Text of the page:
Toss potato chunks with olive oil and salt and roast at a high temperature and you'll have a pretty good side: satisfying, but nothing to write home about. The problem: it's tough to coax the potatoes to a perfect crisp-tender texture through this method. For potatoes to be both fluffy and tender inside and crisp and deeply browned outside, they need to be cooked twice. I could go into the science of it, but essentially, it's the same idea as why french fries are cooked twice.
Scrambled Egg Ideas5 Ways to Add Pizzazz to Your Scrambled Egg Routine Whether you prefer your scrambled eggs just-barely set, dry, or somewhere in between — a topic we could discuss ad nauseam — let's agree that the breakfast staple can often benefit from a bit of jazzing up via toppings and mix-ins.
How to Cook Quinoa5 Steps to No-Fail, Fluffy Quinoa If you follow the cooking instructions scribed across the box or bag of quinoa, then chances are you're doing it wrong. Though nutty, toothsome, and all-around lovely when steamed properly, cooked quinoa can often fall short, resulting in a mushy, mealy, or even unpalatably bitter mess. Avoid these problems with a few easy steps. Image Source: POPSUGAR Photography / Nicole PerryChat with us on Facebook Messenger.
Muck Rack makes it simple to find people, tweets, or articles that mention any name, keyword, company, hashtag etc. We've compiled this guide to help you make the most of your search.
Selecting a term
Start searching tweets, articles from media outlets, articles mentioned in tweets, journalists'
names, titles and bios with some suggested searches:
Companies or Topics (e.g. iPhone, Microsoft)
Phrases (e.g. "cloud computing") — use quotes to keep the terms together
Twitter handles (e.g. @username) — returns those who have mentioned or replied to
Names (e.g. "David Pogue")
Hashtags (e.g. #sxsw, #london2012)
Bio details (e.g. vegan, Olympics, father)
Muck Rack's Advanced Search allows for many boolean operators.
Find results that mention multiple specified terms, use AND or
+. For example, ensure each result contains both Elon Musk and Mark Zuckerberg by
searching Musk AND Zuckerberg or Musk + Zuckerberg.
Use the operators OR or , to broaden your search when you'd like either of
multiple terms to appear in results. (This is the default behavior of our search when no operators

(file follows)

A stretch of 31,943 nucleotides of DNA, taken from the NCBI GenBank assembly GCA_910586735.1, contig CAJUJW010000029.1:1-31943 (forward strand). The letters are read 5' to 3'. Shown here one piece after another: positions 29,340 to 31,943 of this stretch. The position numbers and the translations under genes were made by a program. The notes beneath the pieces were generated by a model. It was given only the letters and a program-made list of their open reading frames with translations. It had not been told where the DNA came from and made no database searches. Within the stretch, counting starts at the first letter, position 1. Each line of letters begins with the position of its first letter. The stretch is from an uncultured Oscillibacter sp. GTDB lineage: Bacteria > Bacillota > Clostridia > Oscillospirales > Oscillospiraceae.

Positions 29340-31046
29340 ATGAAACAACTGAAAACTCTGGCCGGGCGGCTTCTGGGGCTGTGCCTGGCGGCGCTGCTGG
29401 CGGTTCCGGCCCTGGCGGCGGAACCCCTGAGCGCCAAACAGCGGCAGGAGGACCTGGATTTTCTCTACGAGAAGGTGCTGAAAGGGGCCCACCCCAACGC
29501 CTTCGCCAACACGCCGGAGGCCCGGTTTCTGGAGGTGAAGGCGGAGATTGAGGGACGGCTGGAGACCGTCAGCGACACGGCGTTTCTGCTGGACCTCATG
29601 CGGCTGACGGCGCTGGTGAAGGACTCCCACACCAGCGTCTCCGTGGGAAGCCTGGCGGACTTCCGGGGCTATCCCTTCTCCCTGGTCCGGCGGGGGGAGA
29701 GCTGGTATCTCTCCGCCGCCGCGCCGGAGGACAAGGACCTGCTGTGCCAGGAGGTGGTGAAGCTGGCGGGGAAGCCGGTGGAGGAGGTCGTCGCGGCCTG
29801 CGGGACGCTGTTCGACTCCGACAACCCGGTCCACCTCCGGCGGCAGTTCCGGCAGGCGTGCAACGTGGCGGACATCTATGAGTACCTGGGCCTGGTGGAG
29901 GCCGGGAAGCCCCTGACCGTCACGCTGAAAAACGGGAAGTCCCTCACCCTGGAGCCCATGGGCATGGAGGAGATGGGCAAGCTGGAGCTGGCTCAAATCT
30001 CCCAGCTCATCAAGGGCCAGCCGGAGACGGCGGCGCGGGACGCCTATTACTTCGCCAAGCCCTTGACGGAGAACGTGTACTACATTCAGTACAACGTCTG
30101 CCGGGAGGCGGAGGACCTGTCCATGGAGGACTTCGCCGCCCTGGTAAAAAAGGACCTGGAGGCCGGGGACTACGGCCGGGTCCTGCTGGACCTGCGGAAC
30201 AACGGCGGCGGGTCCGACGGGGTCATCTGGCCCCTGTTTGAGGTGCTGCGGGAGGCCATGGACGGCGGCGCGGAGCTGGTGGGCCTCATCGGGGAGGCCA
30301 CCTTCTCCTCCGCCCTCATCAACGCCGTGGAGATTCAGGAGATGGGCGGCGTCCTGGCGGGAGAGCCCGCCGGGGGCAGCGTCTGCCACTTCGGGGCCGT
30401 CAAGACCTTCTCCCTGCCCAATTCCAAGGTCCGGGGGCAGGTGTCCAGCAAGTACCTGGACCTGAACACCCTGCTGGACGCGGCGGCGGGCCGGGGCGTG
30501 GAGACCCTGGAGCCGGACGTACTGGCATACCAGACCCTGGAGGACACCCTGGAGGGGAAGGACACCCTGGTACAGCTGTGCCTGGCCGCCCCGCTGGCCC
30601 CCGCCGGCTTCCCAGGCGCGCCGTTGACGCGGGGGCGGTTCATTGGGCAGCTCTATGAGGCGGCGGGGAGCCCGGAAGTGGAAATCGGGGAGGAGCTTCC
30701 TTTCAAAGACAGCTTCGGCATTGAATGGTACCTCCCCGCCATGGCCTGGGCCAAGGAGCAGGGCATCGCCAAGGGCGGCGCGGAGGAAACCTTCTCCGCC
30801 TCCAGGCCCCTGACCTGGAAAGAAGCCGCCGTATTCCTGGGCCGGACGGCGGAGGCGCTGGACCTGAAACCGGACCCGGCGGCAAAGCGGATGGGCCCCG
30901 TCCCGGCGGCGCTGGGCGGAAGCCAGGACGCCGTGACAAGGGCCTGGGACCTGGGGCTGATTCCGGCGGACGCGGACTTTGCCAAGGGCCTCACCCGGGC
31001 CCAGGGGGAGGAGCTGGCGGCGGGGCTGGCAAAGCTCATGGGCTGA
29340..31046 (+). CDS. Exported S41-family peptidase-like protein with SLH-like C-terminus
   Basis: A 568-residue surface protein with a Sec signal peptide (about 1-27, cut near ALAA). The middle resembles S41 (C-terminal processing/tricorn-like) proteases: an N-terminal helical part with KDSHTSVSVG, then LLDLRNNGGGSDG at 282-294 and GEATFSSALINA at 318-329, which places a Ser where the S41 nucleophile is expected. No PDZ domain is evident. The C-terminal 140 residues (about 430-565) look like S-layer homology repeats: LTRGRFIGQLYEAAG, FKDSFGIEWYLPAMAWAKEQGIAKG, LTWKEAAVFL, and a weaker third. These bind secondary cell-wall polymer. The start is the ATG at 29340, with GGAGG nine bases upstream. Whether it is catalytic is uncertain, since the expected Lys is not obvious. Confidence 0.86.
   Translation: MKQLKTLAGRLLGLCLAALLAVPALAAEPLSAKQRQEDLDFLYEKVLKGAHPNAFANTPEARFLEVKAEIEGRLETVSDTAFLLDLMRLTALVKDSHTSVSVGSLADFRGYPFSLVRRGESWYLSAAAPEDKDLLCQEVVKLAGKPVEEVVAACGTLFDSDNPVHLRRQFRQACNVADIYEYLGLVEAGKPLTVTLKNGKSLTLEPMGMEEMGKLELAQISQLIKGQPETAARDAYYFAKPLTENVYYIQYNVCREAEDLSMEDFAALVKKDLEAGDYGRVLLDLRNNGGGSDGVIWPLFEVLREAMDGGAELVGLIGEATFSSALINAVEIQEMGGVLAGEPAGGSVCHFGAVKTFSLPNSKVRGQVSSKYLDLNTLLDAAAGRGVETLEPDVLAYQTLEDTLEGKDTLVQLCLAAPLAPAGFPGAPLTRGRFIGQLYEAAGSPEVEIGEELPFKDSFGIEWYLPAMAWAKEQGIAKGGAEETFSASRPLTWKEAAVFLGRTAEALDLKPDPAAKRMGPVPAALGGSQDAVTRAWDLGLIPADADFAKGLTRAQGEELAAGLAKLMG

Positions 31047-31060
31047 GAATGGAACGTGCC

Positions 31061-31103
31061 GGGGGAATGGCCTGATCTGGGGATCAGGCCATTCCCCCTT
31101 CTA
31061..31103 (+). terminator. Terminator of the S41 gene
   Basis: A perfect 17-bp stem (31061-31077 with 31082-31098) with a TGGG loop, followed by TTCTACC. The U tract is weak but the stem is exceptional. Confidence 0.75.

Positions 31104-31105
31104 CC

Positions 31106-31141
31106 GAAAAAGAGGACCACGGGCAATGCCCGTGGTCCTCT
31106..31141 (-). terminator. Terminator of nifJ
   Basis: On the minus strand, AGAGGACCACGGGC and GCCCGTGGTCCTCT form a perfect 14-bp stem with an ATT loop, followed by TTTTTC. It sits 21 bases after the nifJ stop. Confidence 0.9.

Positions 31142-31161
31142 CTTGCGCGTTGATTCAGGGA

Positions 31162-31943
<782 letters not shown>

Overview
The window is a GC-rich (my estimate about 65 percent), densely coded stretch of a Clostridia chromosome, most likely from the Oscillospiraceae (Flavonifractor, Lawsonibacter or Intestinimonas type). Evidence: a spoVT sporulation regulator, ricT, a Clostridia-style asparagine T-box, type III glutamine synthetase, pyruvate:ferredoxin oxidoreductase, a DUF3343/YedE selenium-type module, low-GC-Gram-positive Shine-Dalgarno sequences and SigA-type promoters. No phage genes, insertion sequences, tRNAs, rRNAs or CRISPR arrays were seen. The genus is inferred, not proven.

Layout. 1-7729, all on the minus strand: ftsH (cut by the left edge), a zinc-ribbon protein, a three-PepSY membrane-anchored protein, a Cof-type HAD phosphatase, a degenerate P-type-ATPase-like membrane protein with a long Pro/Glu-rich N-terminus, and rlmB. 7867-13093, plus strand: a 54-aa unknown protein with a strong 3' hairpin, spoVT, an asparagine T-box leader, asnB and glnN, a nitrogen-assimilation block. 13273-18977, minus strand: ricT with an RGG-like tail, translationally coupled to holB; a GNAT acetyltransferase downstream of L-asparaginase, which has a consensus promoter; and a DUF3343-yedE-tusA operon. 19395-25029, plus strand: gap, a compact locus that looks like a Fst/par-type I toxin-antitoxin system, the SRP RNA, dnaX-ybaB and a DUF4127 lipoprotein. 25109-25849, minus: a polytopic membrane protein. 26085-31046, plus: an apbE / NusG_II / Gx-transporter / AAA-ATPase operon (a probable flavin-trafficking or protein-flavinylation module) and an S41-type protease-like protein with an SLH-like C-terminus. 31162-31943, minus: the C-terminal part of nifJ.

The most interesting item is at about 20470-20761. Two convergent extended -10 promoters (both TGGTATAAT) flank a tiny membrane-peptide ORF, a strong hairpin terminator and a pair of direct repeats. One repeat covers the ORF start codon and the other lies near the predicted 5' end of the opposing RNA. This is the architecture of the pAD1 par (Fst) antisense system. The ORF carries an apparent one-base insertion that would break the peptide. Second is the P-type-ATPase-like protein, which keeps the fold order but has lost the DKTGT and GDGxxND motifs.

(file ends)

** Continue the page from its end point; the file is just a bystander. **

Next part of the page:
are used). For example, results will contain either cake or cookie by searching cake OR cookie or cake,cookie
Use NOT or - to subtract results from your search. For
example, searching Disney will yield results about the Walt Disney Company as well as Walt Disney
World Resort. To exclude mentions of Disney World, search for Disney -World or Disney
When using one of these operators with a phrase, enclose it in quotation marks. For example, you can
find results about smartphones excluding Apple's iPhone 4S by searching smartphone -"iPhone
Exact case matching or punctuation
If you're searching for a brand name or keyword that relies on specific punctuation marks or capitalization, you can
find results that match your exact query by adding matchcase: before the keyword you're searching for, like matchcase:E*TRADE .
Use parentheses to separate multiple
boolean phrases. For example, to find journalists talking about having fun in Disney World or
Disneyland, search for ("disney world" OR disneyland) AND fun.
An asterisk can be used to search for any variation of a root word truncated by the asterisk. For example, searching for admin* will return results for administrator, administration, administer, administered, etc.
A near operator is an AND operator where you can control the distance between the words. You can vary the distance the near operation uses by adding a forward slash and number (between 0-99) such as strawberries NEAR/10 "whipped cream", which means the strawberries must exist within 10 words of "whipped cream".